"In brief, he that could outstrip another in the doing of an evil act, or that could persuade another thereto that never meant it, was commended.... To be revenged was in more request than never to have received injury. And for oaths (when any were) of reconcilement, being administered in the present for necessity, were of force to such as had otherwise no power; but upon opportunity, he that first durst thought his revenge sweeter by the trust, than if he had taken the open way. For they did not only put to account the safeness of that course, but having circumvented their adversary by fraud, assumed to themselves withal a mastery in point of wit. And dishonest men for the most part are sooner called able, than simple men honest: and men are ashamed of this title, but take a pride in the other...":

Neville Morley: Lawful Neutral?: "Victor Davis Hanson, and the use of ‘consensual’ to describe attempts at doing without the active consent of the governed is a neat trick.... Hanson['s]... first chapter explicitly presents The Two Americas as an echo of Athens v Sparta, sophisticated coastal elites versus rough unlettered rural folk, with the majority of Greek poleis rooting for the later. Hanson presents himself as the detached observer, who lives among the real people of the countryside on his ancestral estate but knows his way around the world of the city–and so his choice to side with the ‘Spartans’ is based on full knowledge and understanding of both sides, not the ignorance of knowing no other way of life (a fault of the clever Californian and Beltway elites as well).... His depiction of a divided America is Thucydidean not only in its chosen tropes but in authorial self-conception: he... recognises, even as he recoils from... the charisma and power of a Cleon, despising and desiring at the same time his rough anti-aristocratic manliness; Cleon’s methods are not those of Thucydides’ class, but they promise to have the desired effect on the corrupt status quo, simultaneously too democratic and anti-populist. This Thucydides is Chaotic Evil: dedicated (even if just as cheer-leader) to... the triumph of individualism and naked self-interest.... As Thucydides described and this modern Thucydides exemplifies, every action is praiseworthy insofar as it benefits one’s own faction and hurts the enemy, and reckless vulgarity and self-interest are redefined as the traits of an off-putting Homeric hero...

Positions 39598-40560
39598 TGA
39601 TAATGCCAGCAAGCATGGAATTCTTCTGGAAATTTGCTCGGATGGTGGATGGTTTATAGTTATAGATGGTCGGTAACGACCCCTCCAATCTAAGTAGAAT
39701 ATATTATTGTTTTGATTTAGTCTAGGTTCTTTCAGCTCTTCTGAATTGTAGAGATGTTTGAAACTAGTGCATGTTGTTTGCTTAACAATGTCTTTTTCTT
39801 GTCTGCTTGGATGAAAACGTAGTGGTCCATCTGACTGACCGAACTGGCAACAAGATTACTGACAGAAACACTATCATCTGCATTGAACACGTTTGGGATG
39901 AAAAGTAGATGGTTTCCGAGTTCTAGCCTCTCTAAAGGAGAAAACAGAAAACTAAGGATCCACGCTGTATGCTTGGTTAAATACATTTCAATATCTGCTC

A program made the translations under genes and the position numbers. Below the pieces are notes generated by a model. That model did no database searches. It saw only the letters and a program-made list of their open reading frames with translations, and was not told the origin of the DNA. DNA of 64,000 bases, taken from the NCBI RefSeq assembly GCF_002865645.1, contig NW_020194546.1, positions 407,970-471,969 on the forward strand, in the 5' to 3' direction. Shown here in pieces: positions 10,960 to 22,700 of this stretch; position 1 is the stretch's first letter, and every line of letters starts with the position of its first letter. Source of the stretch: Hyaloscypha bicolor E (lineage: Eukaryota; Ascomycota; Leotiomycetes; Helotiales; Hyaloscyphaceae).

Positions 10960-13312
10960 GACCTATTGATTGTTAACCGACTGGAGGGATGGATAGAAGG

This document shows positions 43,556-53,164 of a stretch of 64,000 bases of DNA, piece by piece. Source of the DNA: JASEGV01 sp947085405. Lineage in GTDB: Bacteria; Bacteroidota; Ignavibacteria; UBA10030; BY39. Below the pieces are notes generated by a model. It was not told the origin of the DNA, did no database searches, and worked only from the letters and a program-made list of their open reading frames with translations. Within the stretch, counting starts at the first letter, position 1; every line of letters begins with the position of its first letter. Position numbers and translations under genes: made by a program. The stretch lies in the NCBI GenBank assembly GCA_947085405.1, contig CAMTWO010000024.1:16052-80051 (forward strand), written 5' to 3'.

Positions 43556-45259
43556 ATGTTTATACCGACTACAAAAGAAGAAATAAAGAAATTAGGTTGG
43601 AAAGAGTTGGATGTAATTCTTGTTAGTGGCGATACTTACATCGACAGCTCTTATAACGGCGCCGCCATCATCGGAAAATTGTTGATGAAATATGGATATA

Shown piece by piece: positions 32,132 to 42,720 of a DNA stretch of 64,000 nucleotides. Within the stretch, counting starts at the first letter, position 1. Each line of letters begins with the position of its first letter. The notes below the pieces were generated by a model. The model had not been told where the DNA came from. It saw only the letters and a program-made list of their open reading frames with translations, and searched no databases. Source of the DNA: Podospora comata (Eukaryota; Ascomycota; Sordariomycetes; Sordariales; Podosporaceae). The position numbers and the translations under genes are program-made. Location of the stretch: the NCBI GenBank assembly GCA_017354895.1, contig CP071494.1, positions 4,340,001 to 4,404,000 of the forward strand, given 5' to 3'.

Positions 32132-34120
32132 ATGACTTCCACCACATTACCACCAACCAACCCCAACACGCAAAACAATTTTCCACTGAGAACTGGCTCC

Continue reading "" »


Benjamin Wittes: ‘Speaking Indictments’ by Robert S. Mueller III: "Bob Mueller has already told a remarkable story. He’s told it scattered through different court filings in a variety of cases, indictments, plea agreements, stipulations of fact. We decided to distill it, to organize it, to put it all in one place, to tell the story of the Russia investigation orally, to let a remarkable group of speakers read the speaking indictments that Mueller has issued. So here’s the story of the Russia conspiracy, distilled to a brief audiobook in seven chapters. What you’re about to hear is all taken nearly verbatim from actual Bob Mueller filings. We’ve cut a lot, moved stuff around, and changed a few words here and there to make it sound more like a narrative. We have changed the meaning not at all...